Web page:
Instead of summoning the monsters occupying the far off without, La Farge – so deftly marrying fact, fiction, and all that fecund uncertainty in between – conjures those within. The inarguable facts of Barlow’s life – as an adult he became an accomplished poet and revolutionary anthropologist who committed suicide under threat of his students exposing his homosexuality – mixed with the founded, assumed, apocryphal, and spurious details of Lovecraft’s life, all of which is set against Marina’s drive to understand what happened to Charlie, makes for a story concerned with how love produces a quixotic drive to understand and reconcile all the difficult, troubling – sometimes horrifying – components of a person. In La Farge’s exquisite ideation, we’re all of us, like The Erotonomicon, manuscripts of uncertain composition and origin.
I’m lately finding it impossible to shut out our current political fracas of seemingly unrelated things, so of course The Night Ocean seems especially relevant in a time when the extreme sides of the political spectrum are making monsters out of their opposites. Depending on which side you talk to, the world is either full of Nazis or full of Social Justice Warriors, each accused of being monomaniacally hell-bent on foisting their destructive agenda on the world. The vilification of each side makes no room for nuance, deals only in the binaries of right/wrong and good/evil. Maybe culture’s increasingly secularity makes supernatural monster making difficult, so we inflate and distort each other, a thought that kept cropping up during The Night Ocean.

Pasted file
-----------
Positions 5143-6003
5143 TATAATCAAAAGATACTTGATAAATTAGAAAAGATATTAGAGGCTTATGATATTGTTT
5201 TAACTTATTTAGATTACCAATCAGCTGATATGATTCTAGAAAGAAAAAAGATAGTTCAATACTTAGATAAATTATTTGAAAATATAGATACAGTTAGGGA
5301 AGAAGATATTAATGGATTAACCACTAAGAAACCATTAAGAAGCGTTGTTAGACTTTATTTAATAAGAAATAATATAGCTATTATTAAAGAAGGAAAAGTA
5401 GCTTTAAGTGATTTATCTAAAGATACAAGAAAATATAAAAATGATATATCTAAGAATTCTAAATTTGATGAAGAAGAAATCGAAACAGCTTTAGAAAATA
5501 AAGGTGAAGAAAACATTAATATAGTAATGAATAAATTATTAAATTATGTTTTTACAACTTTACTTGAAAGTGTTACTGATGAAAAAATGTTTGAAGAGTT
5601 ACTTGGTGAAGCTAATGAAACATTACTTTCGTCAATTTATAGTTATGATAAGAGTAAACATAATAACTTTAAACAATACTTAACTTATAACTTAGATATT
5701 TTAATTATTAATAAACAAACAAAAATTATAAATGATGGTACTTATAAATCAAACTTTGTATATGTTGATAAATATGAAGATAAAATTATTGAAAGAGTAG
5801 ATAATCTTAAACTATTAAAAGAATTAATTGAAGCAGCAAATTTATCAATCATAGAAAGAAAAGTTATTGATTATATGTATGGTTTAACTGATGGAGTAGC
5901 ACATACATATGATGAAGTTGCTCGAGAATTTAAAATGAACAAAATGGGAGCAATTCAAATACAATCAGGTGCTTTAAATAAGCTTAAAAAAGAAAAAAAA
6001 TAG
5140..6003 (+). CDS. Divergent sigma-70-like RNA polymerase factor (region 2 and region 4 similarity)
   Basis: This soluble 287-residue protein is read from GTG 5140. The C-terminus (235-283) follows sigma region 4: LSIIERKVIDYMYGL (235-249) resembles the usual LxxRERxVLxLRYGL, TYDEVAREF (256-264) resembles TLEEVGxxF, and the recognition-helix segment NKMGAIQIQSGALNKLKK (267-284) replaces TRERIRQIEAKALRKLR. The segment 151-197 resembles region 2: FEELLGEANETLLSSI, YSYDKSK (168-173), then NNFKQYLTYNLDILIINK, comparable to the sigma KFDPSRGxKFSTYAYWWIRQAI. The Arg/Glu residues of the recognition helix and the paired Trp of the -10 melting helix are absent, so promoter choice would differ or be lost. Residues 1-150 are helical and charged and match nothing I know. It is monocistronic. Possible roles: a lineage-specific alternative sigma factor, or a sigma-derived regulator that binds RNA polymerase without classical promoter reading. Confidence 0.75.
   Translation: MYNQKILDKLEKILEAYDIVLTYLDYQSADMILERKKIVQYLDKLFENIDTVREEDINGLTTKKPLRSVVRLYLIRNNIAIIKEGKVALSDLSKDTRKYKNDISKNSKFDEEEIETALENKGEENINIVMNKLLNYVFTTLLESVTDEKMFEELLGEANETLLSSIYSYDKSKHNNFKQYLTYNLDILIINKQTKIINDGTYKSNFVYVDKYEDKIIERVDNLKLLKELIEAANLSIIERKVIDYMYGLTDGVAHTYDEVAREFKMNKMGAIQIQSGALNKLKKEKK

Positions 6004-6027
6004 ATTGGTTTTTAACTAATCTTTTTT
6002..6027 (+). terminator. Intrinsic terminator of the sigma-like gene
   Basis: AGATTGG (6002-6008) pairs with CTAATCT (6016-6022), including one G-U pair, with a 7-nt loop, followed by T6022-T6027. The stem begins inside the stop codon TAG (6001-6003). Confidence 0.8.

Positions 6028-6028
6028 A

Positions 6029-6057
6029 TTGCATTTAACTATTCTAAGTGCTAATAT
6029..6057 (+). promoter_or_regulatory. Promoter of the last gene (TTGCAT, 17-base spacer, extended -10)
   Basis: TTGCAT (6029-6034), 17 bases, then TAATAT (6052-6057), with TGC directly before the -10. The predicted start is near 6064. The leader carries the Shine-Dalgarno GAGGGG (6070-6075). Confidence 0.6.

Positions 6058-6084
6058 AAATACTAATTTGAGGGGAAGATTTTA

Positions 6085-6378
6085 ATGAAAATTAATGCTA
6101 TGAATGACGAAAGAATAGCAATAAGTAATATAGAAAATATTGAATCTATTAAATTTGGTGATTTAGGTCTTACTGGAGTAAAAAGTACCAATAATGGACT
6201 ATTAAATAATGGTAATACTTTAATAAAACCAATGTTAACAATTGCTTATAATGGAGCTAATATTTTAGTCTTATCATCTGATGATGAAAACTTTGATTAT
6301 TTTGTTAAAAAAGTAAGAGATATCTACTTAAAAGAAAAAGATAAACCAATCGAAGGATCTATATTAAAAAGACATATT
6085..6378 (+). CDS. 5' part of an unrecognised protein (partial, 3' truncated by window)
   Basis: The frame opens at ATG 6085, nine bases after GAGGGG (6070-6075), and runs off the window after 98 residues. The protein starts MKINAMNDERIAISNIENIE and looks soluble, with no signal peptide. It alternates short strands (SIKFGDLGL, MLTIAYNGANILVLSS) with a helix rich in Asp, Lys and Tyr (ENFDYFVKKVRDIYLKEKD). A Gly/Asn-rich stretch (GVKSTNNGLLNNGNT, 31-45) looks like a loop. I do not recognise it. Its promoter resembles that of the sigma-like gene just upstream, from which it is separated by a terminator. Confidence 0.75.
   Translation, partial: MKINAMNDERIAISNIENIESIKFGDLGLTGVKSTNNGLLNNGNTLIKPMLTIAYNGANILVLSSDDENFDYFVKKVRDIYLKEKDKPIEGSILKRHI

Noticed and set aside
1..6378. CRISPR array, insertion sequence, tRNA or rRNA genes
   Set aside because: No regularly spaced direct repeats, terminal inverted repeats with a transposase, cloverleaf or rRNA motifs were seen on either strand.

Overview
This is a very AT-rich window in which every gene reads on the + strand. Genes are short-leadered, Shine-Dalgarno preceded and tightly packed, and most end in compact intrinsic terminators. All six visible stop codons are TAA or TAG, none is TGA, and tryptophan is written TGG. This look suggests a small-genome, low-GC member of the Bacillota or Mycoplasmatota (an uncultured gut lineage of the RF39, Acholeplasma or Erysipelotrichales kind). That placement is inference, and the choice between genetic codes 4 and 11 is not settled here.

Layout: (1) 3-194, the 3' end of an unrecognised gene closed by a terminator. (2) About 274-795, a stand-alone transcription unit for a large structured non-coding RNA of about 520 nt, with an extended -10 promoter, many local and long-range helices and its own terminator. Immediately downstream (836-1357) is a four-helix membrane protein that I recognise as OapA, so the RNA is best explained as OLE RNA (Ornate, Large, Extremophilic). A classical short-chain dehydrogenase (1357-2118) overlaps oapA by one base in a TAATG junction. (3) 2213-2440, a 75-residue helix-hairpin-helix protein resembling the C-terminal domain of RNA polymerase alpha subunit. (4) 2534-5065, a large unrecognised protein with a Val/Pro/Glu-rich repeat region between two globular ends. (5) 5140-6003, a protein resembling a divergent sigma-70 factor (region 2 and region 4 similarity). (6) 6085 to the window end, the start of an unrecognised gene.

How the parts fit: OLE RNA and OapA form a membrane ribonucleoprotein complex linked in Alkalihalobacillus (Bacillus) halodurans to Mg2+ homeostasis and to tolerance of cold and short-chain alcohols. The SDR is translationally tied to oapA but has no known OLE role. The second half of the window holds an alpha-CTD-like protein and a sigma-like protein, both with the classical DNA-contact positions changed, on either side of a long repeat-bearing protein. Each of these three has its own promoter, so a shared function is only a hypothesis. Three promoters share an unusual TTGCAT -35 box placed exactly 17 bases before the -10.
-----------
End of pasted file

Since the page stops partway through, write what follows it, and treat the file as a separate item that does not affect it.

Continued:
Lovecraft could not exist today, would be deemed unredeemably vile. Yet, for all his bared flaws as a human, he’s still widely read and pervasively influential, his nastiness either overlook entirely, or always struggled with. The Night Ocean too struggles with Lovecraft, in its layers of perspective (the description of which would – sorry – spoil the book to describe) it tries to either reinvent or reconcile the facts and ideas of his difficult insides. It’s not quite this sticktoitiveness, though, that makes La Farge’s novel so compelling. On the surface, the interiority of The Night Ocean might alienate those Lovecraft fans who are drawn to that author’s populating the without with monsters. But once the full scale of the story is comprehended, the reader will hopefully see that that inwardness is just a different route to the inky, vast chaos beyond that, while tangible, is – very much in the tradition of Lovecraft – excruciatingly out of the realm of description.